A recent MPAA study revealed that China’s $2.7 billion in 2012 ticket sales surpassed Japan’s $2.4 billion. This makes China the second largest consumer of films in the world, behind only the United States. But while America’s Box Office totals have increased by 12% over the last five years, China’s Box Office totals have increased by a whopping than 400%.
Growing Chinese markets present an opportunity for Hollywood to dramatically increase profits. The question is how can Hollywood most dramatically capitalize on this market? And how will those efforts affect the movies American audiences see in their own theaters?
Certain types of movies perform better in China.
One key to maximizing profits at the Chinese box office will be to focus on making and promoting films that have the best chance of resonating with Chinese audiences. Recent history indicates that this will mean more high-concept action and fantasy films, as well as movies based on pre-established brands. Top Chinese performers from 2012 include the “Titanic 3D” re-release, “Mission Impossible: Ghost Protocol,” “The Avengers,” and “Men In Black 3.”
Notably absent? American box office heavyweights “Ted” and “Lincoln.” With China strictly limiting film imports, it is impossible for movies with significant language and cultural barriers to secure screenings. Language barriers disproportionately affect comedies– the jokes are often (literally) lost in translation. Meanwhile “Lincoln,” with its focus on American History, is of little significance to foreign audiences, and of especially little importance to non-Western, non-democratic cultures.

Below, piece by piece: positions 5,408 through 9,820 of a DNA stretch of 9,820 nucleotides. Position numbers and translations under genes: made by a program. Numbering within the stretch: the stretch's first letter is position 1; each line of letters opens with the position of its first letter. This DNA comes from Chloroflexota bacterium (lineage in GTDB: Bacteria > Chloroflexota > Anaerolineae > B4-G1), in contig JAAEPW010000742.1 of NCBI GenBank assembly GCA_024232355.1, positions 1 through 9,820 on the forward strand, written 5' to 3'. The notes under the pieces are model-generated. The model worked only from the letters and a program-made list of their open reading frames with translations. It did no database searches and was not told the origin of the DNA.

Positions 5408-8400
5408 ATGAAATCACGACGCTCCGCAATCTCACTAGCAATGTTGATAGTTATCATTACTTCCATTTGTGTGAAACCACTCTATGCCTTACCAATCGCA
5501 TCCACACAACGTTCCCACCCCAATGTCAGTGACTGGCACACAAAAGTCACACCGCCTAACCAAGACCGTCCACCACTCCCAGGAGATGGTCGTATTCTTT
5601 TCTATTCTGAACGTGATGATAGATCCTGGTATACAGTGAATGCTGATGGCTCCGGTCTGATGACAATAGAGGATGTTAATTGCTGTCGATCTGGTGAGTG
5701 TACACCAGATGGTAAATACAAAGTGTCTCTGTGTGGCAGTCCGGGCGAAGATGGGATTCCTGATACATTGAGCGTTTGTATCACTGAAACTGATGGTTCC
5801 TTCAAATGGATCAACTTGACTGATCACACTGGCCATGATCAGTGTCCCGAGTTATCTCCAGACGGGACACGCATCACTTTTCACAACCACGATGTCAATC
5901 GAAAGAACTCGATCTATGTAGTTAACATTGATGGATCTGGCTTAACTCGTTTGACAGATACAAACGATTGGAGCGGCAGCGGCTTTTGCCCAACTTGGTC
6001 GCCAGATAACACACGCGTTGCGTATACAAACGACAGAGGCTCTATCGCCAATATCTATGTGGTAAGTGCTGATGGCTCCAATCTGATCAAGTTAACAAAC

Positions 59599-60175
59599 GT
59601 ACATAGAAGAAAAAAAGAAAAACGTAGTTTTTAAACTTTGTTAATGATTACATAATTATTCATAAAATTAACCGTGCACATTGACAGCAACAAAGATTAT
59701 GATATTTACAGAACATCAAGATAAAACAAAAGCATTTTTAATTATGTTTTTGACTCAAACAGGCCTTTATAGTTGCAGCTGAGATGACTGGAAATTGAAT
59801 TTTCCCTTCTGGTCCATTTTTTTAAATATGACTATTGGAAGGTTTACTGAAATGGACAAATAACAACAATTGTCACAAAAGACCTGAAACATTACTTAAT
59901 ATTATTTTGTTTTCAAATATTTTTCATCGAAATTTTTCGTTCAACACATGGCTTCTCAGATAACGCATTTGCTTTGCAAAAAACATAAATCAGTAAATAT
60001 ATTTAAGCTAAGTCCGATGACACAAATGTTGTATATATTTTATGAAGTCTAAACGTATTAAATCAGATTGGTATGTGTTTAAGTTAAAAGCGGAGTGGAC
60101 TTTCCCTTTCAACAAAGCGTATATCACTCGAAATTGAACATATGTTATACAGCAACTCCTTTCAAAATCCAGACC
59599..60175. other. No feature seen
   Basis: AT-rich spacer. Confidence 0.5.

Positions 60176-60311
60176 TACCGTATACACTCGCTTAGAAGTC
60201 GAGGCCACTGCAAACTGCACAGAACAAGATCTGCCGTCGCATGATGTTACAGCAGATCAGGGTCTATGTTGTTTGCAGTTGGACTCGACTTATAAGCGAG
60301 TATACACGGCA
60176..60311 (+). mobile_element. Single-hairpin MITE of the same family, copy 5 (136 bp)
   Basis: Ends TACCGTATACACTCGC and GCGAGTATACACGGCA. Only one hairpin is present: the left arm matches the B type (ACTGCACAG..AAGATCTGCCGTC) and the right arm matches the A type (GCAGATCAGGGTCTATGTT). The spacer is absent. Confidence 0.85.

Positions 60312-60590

Of course, there will always be a strong American appetite for these types of films. But as China’s importance in Hollywood’s business model continues to grow, it seems likely that the “sure money” will lie with the action and special effects heavy films that have a strong track record abroad. Movies that appeal only to American audiences will face contracted budgets and reduced studio support.
Chinese Stars in Hollywood Blockbusters
Another logical step will be inclusion of Chinese movie stars in Hollywood tentpoles. American movies starring Antonio Banderas (“The Legend of Zorro,” “Spy Kids“) make disproportionately large profits in Spain. Christoph Waltz helped make “Django Unchained,” a decidedly American historical drama, a $48 million earner in Germany. “Inception” raked in $40 million in Japan with the help of co-star and Japanese actor Ken Watanabe.
A top-billed, established Chinese actor could make even a mediocre Hollywood picture a huge international hit. Hollywood will look for a Chinese star that, like Banderas, Waltz, and Watanabe, also draws American audiences. A possible candidate? Xu Zheng, the highly regarded Chinese actor, writer, and director who ruled China’s box office in 2012 with his hit film “Lost in Thailand.”
The Role of Chinese Censorship
China’s strict censorship policy has loosened in recent years, but the guidelines are still far more stringent than those of America’s MPAA. American studios often argue against Chinese censorship of American films, but with the explosion of profits in the Chinese market in recent years, how much can studios really afford to resist?
Perhaps in an effort to please Chinese censors and expand profits, more Hollywood blockbusters will seek to avoid casting a negative light on Chinese government and culture, limit depictions of nudity and violence, and decrease on-screen use of alcohol and drugs. While Chinese censors are growing increasingly lax on these guidelines, they are still far more restrictive than the MPAA.
For a more complete description of Chinese Film Censorship, check out this spectacular IndieWire Article.